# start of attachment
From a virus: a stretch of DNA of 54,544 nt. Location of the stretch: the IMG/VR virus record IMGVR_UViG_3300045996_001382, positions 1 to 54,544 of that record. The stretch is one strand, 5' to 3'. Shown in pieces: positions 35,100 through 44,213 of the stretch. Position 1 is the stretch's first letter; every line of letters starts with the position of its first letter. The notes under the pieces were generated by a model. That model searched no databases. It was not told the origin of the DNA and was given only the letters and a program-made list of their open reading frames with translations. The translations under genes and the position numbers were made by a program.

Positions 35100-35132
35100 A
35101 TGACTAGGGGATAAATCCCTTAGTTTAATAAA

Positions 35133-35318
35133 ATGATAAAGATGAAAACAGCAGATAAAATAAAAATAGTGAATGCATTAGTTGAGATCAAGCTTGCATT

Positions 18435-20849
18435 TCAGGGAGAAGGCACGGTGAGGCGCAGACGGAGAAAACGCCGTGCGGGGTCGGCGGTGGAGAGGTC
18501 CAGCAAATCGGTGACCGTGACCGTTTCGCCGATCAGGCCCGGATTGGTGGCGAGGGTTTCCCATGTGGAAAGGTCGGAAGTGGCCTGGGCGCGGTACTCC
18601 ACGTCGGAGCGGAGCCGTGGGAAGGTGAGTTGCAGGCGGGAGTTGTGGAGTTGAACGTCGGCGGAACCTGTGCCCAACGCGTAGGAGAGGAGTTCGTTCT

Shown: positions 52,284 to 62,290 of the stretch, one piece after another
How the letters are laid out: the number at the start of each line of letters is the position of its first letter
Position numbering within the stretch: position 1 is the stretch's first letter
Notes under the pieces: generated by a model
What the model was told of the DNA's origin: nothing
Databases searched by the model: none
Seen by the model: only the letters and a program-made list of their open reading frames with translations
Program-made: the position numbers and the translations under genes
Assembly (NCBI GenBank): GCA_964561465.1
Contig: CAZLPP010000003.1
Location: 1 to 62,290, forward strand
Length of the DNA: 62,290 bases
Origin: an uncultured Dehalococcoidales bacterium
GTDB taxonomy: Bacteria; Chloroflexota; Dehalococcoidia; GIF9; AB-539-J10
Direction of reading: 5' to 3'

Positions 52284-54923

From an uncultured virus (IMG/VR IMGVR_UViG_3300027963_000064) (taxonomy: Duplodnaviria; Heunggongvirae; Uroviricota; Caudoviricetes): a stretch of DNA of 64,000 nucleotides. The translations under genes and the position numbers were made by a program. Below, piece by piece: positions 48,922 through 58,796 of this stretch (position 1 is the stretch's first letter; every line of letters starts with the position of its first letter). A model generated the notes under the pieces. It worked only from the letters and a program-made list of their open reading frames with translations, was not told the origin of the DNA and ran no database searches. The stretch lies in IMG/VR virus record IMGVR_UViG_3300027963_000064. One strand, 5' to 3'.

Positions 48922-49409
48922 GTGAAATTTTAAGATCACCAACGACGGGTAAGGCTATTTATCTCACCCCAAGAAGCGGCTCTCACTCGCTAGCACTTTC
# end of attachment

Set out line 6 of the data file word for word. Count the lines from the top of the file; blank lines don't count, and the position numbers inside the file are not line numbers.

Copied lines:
35133 ATGATAAAGATGAAAACAGCAGATAAAATAAAAATAGTGAATGCATTAGTTGAGATCAAGCTTGCATT